Thursday, February 25, 2010


I guess I have always loved words. I loved them when my mother read the same stories over and over to me when I was a child.  Honestly since elementary school I planned to be a "writer."  From adolescence I began taking my deepest feelings and pouring them out in poetry.  I have kept journals at many points in my life.  During some of my most difficult years I remember sitting at my kitchen table late into the night and just pouring my thoughts out.  Talking to myself, trying to figure things out.  When I go back and read some of these, they are totally mortifying, and I hope nobody else ever reads them!  And yet I don't discard them.  They are my history. And if they are humbling sometimes, it is because they show me that I just don't always have the handle on truth and understanding that I think I do.

My love for words is not only in writing them, but in reading them, or listening to them.  Words in music are particularly powerful.  Honestly, they can just bring me to my knees and wrench things from my heart.  They are just SO powerful.

Lately, though, I have become aware not only of my love for the use of words, but my love for words themselves.  Awhile back I published some lyrics from Anna Nalick's "Breathe":

2 am and I'm still awake, writing a song
If I get it all down on paper, it's no longer inside of me
Threatening the life it belongs to

Many times I have been there, in the middle of the night with so much pain inside me that I just have to get it out, and writing it down does that somehow.  I see this in my youngest daughter as well, and I know that this is the sign of an artist's heart.  In the middle of the night, she writes lyrics that nobody ever sees, seeking for them chords on the keyboard.

Recently my daughter gave me a Coheed and Cambria album to listen to, and there is a song on it that just grabbed me.  It is "The Glass and the Light," and it begins:

Slowly the pen touches paper
In the guidance of the words that you write
Memories roll in of the things you once did
And who you had shared them with
Is somebody thinking of you?

Why do these lyrics squeeze my heart?  That is the magic of the best of words, that you don't really know, that it just pulls out something from the depths, something that is beyond being captured by thought.  Doesn't make sense, I know, but it's true.

This morning I'm going to go to the gym for awhile.  Then I'm going to come home, and spend some time my fictional characters, who have become a vehicle for releasing those feelings that arise seemingly from nowhere within me.  They are symbols.  They are my release valve.  They are pieces of my heart.

People live and people die.  Then what is left of them?  I have in my possession everything that my mother ever owned.  It has enough sentimental value that I haven't really been able to let go of it.  But she left behind no writings.  Her thoughts, her heart, are not contained in the things.  When I am gone, for better or for worse there will be lots of pieces of my mind and heart left behind.  That too is the part of the power of words.  Words are immortal.

Write them down.


  1. My mom has most of my grandmother's belongings that she's been hanging on to for 18 years. She can't let go of them. I have two things, a butterfly pin she'd wear on her lapel and her love that's forever in my heart. My memories of times spent with her may have become cloudy with the passage of time, but when I think of her I can feel her. And that's what's important. Great advice about writing. I have journals for my two children that I hope they enjoy when I'm no longer here. Also, I'm sorry your heart is so heavy with sadness. I'll pray for your God to bring you peace and tranquility.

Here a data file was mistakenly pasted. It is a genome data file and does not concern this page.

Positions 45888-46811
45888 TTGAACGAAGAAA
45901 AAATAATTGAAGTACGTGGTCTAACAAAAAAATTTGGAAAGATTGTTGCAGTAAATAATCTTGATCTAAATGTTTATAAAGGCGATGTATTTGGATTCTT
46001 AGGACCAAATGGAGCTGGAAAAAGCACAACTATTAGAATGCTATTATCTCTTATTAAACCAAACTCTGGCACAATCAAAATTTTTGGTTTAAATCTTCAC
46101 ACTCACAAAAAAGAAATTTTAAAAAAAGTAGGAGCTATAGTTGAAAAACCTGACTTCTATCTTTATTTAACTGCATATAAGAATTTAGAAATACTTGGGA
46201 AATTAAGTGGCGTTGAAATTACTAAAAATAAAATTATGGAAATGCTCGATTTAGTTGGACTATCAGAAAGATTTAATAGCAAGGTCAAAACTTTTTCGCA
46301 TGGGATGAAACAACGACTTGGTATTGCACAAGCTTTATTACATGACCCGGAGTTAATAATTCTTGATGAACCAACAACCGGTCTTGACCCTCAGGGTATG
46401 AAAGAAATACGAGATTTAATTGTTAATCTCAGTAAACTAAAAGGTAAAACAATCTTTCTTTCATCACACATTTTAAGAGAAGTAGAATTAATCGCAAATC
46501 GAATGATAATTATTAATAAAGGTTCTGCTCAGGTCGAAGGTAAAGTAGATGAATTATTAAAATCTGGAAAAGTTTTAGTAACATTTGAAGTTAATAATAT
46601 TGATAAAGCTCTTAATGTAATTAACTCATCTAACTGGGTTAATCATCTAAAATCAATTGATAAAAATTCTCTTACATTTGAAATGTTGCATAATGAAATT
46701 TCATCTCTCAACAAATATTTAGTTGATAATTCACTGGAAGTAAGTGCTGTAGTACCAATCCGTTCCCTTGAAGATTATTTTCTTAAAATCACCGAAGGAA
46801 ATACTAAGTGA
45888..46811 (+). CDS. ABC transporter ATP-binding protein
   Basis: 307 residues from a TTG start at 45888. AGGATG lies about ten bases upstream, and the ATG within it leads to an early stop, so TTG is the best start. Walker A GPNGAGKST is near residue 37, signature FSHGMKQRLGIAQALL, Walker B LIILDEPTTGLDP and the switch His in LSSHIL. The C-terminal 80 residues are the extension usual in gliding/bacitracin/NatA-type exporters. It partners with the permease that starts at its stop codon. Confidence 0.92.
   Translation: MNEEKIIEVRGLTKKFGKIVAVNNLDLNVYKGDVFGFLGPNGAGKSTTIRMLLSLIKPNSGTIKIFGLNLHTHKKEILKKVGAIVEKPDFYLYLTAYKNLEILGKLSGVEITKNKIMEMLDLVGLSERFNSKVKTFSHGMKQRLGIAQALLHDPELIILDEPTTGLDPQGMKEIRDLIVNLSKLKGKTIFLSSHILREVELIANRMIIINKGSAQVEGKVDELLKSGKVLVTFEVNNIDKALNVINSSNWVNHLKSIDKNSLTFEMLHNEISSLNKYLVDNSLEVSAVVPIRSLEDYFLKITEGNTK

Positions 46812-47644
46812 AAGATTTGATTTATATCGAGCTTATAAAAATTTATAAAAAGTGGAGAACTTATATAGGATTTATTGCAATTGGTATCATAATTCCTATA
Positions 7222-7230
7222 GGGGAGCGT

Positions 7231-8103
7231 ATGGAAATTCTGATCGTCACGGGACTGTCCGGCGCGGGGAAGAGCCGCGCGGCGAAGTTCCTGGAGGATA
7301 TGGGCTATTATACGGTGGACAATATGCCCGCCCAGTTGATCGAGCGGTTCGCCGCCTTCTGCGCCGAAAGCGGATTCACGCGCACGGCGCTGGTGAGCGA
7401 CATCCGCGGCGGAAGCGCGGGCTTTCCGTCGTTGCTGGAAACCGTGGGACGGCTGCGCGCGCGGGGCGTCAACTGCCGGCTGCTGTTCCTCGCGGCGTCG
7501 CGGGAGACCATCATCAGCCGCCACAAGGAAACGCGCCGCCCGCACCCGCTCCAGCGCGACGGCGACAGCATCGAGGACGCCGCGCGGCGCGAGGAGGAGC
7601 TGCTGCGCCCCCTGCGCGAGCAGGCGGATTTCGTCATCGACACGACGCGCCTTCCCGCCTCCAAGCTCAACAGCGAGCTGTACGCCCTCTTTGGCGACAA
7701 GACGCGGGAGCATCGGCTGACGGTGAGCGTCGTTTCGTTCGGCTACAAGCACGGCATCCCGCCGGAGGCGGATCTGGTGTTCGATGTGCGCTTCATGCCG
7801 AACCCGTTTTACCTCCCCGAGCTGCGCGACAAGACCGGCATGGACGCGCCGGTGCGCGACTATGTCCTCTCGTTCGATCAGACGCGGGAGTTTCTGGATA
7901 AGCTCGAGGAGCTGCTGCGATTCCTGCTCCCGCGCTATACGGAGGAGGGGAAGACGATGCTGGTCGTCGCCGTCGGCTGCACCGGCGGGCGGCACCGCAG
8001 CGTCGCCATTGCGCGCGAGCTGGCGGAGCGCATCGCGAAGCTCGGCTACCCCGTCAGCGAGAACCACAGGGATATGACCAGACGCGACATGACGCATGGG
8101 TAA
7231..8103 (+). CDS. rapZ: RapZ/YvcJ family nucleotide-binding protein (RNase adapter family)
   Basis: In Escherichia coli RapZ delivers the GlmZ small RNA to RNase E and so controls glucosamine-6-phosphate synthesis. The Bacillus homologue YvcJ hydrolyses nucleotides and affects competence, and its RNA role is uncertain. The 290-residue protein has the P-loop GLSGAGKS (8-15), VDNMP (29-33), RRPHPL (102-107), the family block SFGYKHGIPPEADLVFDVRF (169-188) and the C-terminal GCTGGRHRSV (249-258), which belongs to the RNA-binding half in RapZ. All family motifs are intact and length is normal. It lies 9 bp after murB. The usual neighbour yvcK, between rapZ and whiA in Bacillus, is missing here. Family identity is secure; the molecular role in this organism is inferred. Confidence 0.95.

2. [[ Sharon....I was diagnosed with asthma and whooping cough [not a good combo!] and was too drugged up to read any blogs coherently. I just wanted you to know that I'll be catching up today, as I feel better. ]]

    Your thoughts about writing echo my sentiments exactly. While I consider photographs to be extremely valuable, a diary entry to me is worth so much more. Words cast a spell on me and I try so hard to express myself through them. It is my greatest hope to leave an extensive 'paper trail' wherever I go.

  3. I agree about words to an extent. However, if someone I loved had passed and I happened to read a very sad 'diary entry' of thiers they wrote on a day when they just happened to be sad, I don't think I could take it.

    What I do find incredible is that Jaycee Dugard kept a diary. First of all its incredible seen as though she was snatched at 11 years yet she seems so articulate and bright through her words. Secondly, its amazing that she actaully thought to document her feelings this way, almost like she was writing it for someone to find...who knows? But the truth is had the diary been found for example, after Jaycee had passed. It would have been too painful for the family to read those words...dont you think?

  4. Anonymous, we are talking about apples and oranges. I am talking about Words, and their origin and power. Their power in large part is that in writing them down, we are able to exorcise some of our most intense feelings -- at least for those who are inclined to Words by nature. To me, it makes perfect sense that Jaycee would keep a journal, because it gives her an outlet to express feelings she couldn't otherwise express.

    What you are talking about is the problem others may have in reading them. Whether written by a loved one or an author, if a person wants to avoid those deep, gut wrenching feelings, then they should avoid reading the Words that carry them. But the bottom line is that just reinforces what I am saying about the innate power of those Words in the first place.